'SMiShing' theft becoming more common
Our cell phones are often wonderful devices; in addition to the traditional voice phone calls, they also can provide enhanced functionality with Internet access, cameras and SMS (text messaging). Now that smart phones have become the primary communications mode for most of us, it has also become a fertile field for crooks capitalizing on the functionality of our devices. Rather than using a weapon to rob us, this new breed of thief uses cell phone text messages to illicitly bait us into “voluntarily” sending money to the crook, or freely giving the crook enough personal information about us (identity theft) that the thief can empty our bank accounts or charge our credit cards to their limits. This exploding form of electronic crime has become known in cyber circles as “SMiShing” (smishing), or theft initiated by SMS (text messages).
On a recent afternoon, I received a text message (SMS) from a prominent local credit union: “This is an important message. Your debit card has been disabled. Call … to reactivate.” I was immediately suspicious because I do not have an account at that particular credit union but was very aware that these text messages were geographically targeted to localities where a particular financial institution is likely to have a large number of accounts. Calling the toll free 877 number, the caller is greeted with an automated female voice that says, “Welcome to your credit union. In order to reactivate your ATM or debit card, please enter your 16 digit card number. … Now, enter your four-digit PIN number. … Thank you. Your card has now been reactivated.”
If I would have entered a valid number, I would have voluntarily given a crook, probably overseas, my debit card number and PIN number; what was my account would now be his account, and in a short period of time my account would likely be drained.
This is not some abstract example, as one of my former co-workers actually called an 800 number where she freely entered her debit card number and PIN number. Over the next several days, more than $9,000 was withdrawn from her and her husband’s checking account at a local big-named credit union; the money was withdrawn from ATM machines in Lahore, Pakistan, in small amounts over a period of several days, and was not caught until her debit card was denied at a local business for a legitimate transaction. Fortunately for her, her credit union and debit card company offered a 100 percent loss and fraud protection policy that eventually replaced her losses.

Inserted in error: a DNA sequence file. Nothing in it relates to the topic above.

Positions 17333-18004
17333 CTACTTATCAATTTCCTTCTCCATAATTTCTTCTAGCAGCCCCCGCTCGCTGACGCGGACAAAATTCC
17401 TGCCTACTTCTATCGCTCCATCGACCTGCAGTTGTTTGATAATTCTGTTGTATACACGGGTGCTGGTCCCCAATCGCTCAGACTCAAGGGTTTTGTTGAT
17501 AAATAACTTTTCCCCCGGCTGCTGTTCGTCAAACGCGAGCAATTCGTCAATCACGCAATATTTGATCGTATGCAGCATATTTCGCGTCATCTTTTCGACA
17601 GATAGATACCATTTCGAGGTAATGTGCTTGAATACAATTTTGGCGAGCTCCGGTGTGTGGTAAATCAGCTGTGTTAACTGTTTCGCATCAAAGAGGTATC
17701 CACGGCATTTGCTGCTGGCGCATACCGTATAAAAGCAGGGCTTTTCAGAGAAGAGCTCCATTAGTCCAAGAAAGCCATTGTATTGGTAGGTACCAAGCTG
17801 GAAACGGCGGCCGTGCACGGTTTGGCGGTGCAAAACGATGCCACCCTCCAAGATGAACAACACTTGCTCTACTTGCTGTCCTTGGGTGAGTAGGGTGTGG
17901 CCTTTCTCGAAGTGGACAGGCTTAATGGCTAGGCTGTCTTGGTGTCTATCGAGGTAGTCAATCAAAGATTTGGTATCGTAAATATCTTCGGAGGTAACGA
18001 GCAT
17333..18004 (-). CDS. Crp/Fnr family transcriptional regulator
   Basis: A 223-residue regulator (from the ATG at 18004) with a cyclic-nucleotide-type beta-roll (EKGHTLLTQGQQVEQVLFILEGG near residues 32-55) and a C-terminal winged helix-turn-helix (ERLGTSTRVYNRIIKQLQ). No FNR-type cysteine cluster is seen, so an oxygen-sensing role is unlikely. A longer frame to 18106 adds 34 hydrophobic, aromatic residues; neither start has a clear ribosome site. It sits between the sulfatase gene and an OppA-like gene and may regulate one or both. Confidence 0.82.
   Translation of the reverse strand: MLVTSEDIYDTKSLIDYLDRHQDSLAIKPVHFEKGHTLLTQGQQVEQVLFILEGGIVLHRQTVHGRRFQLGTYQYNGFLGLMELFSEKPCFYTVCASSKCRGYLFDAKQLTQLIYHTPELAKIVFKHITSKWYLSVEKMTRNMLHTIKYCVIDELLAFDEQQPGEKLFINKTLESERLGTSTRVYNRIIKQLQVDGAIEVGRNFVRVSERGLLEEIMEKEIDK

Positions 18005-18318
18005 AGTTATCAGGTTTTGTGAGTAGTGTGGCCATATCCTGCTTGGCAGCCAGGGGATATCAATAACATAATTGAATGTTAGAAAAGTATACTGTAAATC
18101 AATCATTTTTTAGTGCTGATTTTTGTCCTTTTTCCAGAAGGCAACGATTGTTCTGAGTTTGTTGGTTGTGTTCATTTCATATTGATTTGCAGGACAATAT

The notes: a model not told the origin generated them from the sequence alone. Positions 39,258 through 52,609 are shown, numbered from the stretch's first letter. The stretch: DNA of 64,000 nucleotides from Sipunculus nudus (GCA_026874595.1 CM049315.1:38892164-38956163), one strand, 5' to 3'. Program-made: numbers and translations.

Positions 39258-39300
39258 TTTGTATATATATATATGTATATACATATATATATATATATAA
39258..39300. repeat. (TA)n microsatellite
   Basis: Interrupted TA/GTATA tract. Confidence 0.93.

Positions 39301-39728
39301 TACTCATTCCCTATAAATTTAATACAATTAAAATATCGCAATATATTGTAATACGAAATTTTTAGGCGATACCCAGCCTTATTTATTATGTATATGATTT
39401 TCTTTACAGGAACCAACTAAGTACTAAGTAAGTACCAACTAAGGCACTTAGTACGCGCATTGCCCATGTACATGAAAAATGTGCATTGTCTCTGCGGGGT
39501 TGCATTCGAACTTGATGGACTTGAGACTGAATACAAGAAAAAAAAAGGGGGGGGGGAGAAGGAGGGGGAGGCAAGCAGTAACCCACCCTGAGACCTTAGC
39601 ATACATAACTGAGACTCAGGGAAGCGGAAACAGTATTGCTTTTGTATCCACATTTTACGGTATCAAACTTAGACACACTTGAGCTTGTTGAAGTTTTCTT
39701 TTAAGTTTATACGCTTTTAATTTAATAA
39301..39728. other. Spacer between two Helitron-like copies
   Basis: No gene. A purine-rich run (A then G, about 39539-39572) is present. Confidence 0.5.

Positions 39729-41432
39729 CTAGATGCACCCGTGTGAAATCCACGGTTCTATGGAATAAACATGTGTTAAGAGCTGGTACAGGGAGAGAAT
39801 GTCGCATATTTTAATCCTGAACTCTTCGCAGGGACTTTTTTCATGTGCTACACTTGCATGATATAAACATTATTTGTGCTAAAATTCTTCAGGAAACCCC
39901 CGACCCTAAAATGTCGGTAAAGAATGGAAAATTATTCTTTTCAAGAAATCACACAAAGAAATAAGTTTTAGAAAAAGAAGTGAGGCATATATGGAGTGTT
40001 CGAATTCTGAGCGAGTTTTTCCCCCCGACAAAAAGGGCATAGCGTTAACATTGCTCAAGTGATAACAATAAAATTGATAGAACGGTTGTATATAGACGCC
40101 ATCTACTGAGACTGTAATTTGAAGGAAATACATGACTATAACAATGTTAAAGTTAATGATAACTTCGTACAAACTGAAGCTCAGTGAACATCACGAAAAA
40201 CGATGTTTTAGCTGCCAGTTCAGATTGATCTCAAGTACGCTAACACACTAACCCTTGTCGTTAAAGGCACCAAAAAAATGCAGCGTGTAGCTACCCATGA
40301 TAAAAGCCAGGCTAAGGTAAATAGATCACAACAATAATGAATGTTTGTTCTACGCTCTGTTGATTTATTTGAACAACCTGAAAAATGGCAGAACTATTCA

Another almost identical variation of this “smish” scam sends a text message informing the victim that a credit card may have been compromised, and the cardholder needs to verify that the card is still in his or her possession. Different versions of the text message reference Visa, MasterCard, Discover or American Express. Since most adults have at least one of the above cards, the response rate to this particular “smish” is somewhat higher. When calling the listed phone number, either a digital voice or a foreign call center responds with “credit card verification,” and like the debit cards, asks for the credit card number and CVV2 code off of the back of the card (or front of American Express).
A variation of SMiShing that has become very common is “voice phishing” or “vishing” where a voice mail message is left on a cell or home phone. The recipient is either directed to call a particular phone number or to a particular website, and asked to enter a credit card number with its CVV2 security code, or debit card with PIN. In a few cases, both debit and credit card numbers are requested, in order to maximize the victims’ loss and crooks’ revenue.
Another identity theft scam is targeted to subscribers of particular cell phone services. The BBB recently posted the following scam alert: “Verizon Wireless customers, watch out for robo calls that claim you are eligible for a credit on your account. It’s really a phishing scam. How the scam works: You answer a call on your cell phone. It’s a recording that says you have a credit on your Verizon Wireless account, and you need to visit a special website to claim it. When you go to that URL, it looks just like Verizon’s website — colors, logo and all. You are prompted to enter your account username, password and/or credit card information. Don’t do it! Giving away this info will open you up to identity theft. The con keeps changing as authorities shut down the fake websites. However, you can often spot the scam because the amount of credit offered typically matches the URL given. For example, scammers would instruct you to redeem a $123 credit by going to vzw123 .com.”
While many financial institutions and retailers have posted that they will never call or text message an individual asking for account information (they already have it), many people still fall victim to these scams. If it is a prize, free offer, gift card, credit on card balance or other benefit that arrives by text message (SMS) or voice mail, be very suspicious. Contact the company directly, and do not use the number or Web address in the questionable message. Credit and debit cards have a toll free number on the back; that would be a good number to call to verify the authenticity of a contact. Remember that if it is too good to be true, it probably is not true.
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